Comparing the venom protein profiles of the two spider species by gel electrophoresis reveal that they both contain a large fraction of relatively small proteins below 10 kDa, likely to include the cysteine-rich peptide toxins (Fig. 3a; Supplementary Figs 4 and 5). These are known to mediate the neurotoxic effects of venom27. These toxins are small proteins containing a signal peptide, a propeptide and the sequence encoding the mature toxin28. However, the conversion from the proform to the active toxin has not previously been described and putative proteases involved in the process have never been identified. Our analysis indicates that the most abundant spider venom proteases are involved in the activation of venom protoxins (details below).

Figure 3: Venomics.
Figure 3

(a) Coomassie-blue-stained SDS-gel of venom from tarantula and velvet spider, respectively, (Supplementary Fig. 16). The major protein(s) in the bands are: T1, membrane venom metalloendopeptidase-a; T2, putative cysteine-rich venom protease; T3, genicutoxin A1; V1, membrane venom metalloendopeptidase and venom aminopeptidase-a; V2, venom pancreatic-like triacylglycerol lipase-a and c; V3, cysteine-rich venom protease-a; V4, venom phospholipase A2-a; and V5, S.m. Sp2b. In addition to S.m. Sp2b, the V5 band also contains several protoxins. The composition of the visual blue bands was specifically interrogated using the relevant LC-MS/MS analyses of bands from the gels shown in Supplementary Figs 4 and 5. The data are a sub-fraction of the data shown in Supplementary Data 1 and 2, where the merged result of LC-MS/MS analyses of gel bands from a complete gel lane is presented. (b) The table summarizes quantitative analyses of venom proteins, excluding protoxins (mainly present in the lower bands on the gel in Fig. 3a). The reason to exclude the protoxins from this analysis is described in the Supplementary Note 2. The proteases are shown in red, the lipases in grey and the other proteins in shades of blue. Numbers in parentheses refer to the number of variants of the particular protein that were quantified. Individual proteins constituting <1% of the venom protein content are not included. These quantitative LC-MS/MS analyses are based on a gel-free approach and extracted ion chromatography (XIC). The table is an extract of the full quantitative analyses (Supplementary Data 7 and 8). (c) The genomic localization of the protoxin families in the velvet spider, the stegotoxins, is depicted. The letters (A–F) indicate the family, based on sequence similarities, and the numbers distinguish between the different toxins in the same family (Supplementary Note 2). The ‘A-homologue’ refers to a sequence homologous with the A-family of toxins, but without proteomic support. The arrows indicate the direction of transcription. Introns are shown in red and coding sequences in black. In the A-family cluster, two non-related predicted protein-coding genes are present. These are shown as blue rectangles. The figure shows that toxins with sequence similarities cluster on the genome.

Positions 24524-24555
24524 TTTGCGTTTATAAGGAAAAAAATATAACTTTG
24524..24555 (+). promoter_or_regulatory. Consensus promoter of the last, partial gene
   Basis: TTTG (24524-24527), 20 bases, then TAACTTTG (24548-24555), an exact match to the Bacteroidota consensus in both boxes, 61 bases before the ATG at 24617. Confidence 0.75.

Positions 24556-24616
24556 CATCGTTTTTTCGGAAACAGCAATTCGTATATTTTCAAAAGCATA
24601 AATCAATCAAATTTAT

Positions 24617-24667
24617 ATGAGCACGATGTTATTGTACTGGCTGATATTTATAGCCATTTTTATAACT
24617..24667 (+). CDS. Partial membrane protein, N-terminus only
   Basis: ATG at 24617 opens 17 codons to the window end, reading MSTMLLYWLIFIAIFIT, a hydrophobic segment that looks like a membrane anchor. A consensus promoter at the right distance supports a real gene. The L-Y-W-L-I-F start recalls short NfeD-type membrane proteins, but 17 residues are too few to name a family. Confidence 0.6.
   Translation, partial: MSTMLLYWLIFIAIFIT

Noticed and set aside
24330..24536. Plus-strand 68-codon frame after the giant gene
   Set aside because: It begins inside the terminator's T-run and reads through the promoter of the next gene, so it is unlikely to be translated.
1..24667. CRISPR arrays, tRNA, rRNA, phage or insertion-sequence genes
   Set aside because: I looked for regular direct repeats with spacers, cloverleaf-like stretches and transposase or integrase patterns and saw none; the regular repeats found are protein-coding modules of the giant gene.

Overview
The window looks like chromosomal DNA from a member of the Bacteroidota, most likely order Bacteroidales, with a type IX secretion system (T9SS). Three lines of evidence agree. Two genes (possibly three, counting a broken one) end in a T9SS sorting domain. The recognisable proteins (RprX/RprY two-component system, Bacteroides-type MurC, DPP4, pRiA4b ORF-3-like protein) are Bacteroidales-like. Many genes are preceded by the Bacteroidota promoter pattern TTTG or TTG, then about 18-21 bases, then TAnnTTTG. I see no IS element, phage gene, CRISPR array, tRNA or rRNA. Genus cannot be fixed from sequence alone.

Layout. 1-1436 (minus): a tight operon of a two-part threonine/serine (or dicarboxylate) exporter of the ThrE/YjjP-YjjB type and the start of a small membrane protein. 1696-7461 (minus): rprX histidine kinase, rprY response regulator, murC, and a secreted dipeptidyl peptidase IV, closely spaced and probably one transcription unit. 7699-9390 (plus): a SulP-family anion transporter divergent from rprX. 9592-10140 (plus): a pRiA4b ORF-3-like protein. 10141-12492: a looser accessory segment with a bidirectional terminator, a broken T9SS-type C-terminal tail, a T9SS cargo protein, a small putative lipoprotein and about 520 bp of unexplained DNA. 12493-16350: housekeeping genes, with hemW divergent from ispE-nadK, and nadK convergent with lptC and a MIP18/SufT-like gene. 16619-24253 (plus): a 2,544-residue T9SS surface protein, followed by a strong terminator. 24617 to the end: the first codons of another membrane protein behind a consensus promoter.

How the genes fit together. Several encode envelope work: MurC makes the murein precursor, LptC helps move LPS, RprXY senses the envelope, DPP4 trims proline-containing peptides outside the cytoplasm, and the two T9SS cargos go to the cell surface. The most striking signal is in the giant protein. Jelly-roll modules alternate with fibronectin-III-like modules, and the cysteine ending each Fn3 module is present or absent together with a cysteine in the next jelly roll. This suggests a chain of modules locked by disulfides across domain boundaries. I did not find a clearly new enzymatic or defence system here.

The overall venom protein compositions of the two spiders are distinct with a single dominating band around 45 kDa in tarantula and a more complex pattern in the velvet spider (Fig. 3a; Supplementary Figs 4 and 5). A relative quantification of venom proteins was performed using MS-based label-free quantification based on extracted-ion chromatography (XIC) (Fig. 3b; Supplementary Data 7 and 8). For these analyses venom proteins were denatured, reduced, alkylated and digested with trypsin in-solution. Only proteins were included in this analysis, as the small protoxins are less suitable for the chosen quantitative approach, as described in the Supplementary Note 2. The quantification showed that the dominating band (T2) on the gel constituted >90% of the total protein (exclusive protoxins) and is homologous to the cysteine-rich secretory protein 3 (CRISP3). CRISP3 is also referred to as venom allergen and is found in venom of, for example, cone snail, wasp, snake and lizard29,30. In the cone snail, the protein functions as a serine protease and cleaves the propeptide of the snails’ cysteine-rich peptide-toxins (‘conotoxins’)29. The finding of the orthologous tarantula CRIPS3-like protein in the tarantula venom, and the sequence similarities between toxins from the two species, suggest that the protein similarly functions as a protoxin-converting enzyme and we name it ‘putative cysteine-rich venom protease’. Previous studies identified the major protein component of tarantula venom as a hyaluronan-degrading enzyme (hyaluronidase)31,32,33. We also identify a hyaluronidase, however, from quantitative MS analysis, in much lower abundance than the putative cysteine-rich venom protease (Fig. 3b; Supplementary Data 7). In previous studies, the CRISP3-like protein was probably overlooked because of the hyaluronidase activity-based assays used combined with similarity in size of the two proteins31,32,33. A CRISP3 homologue was also found in the venom of the velvet spider (Fig. 3a,b; Supplementary Data 8). In contrast to tarantula, three different isoforms of this protein were identified, and comparison with the cone snail CRISP suggests that they are all proteases.